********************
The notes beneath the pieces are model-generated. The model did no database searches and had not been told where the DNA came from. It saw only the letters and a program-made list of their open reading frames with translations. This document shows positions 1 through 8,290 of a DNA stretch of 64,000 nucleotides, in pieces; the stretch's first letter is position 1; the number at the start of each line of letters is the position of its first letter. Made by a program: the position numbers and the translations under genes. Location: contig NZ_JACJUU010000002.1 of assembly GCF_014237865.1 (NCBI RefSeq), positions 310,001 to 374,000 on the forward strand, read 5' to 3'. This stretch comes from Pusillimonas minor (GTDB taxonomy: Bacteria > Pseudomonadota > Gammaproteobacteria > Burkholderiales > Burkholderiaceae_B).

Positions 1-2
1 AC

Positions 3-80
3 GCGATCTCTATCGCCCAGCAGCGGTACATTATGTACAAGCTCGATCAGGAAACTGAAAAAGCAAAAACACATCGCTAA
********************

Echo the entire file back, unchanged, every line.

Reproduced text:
The notes beneath the pieces are model-generated. The model did no database searches and had not been told where the DNA came from. It saw only the letters and a program-made list of their open reading frames with translations. This document shows positions 1 through 8,290 of a DNA stretch of 64,000 nucleotides, in pieces; the stretch's first letter is position 1; the number at the start of each line of letters is the position of its first letter. Made by a program: the position numbers and the translations under genes. Location: contig NZ_JACJUU010000002.1 of assembly GCF_014237865.1 (NCBI RefSeq), positions 310,001 to 374,000 on the forward strand, read 5' to 3'. This stretch comes from Pusillimonas minor (GTDB taxonomy: Bacteria > Pseudomonadota > Gammaproteobacteria > Burkholderiales > Burkholderiaceae_B).

Positions 1-2
1 AC

Positions 3-80
3 GCGATCTCTATCGCCCAGCAGCGGTACATTATGTACAAGCTCGATCAGGAAACTGAAAAAGCAAAAACACATCGCTAA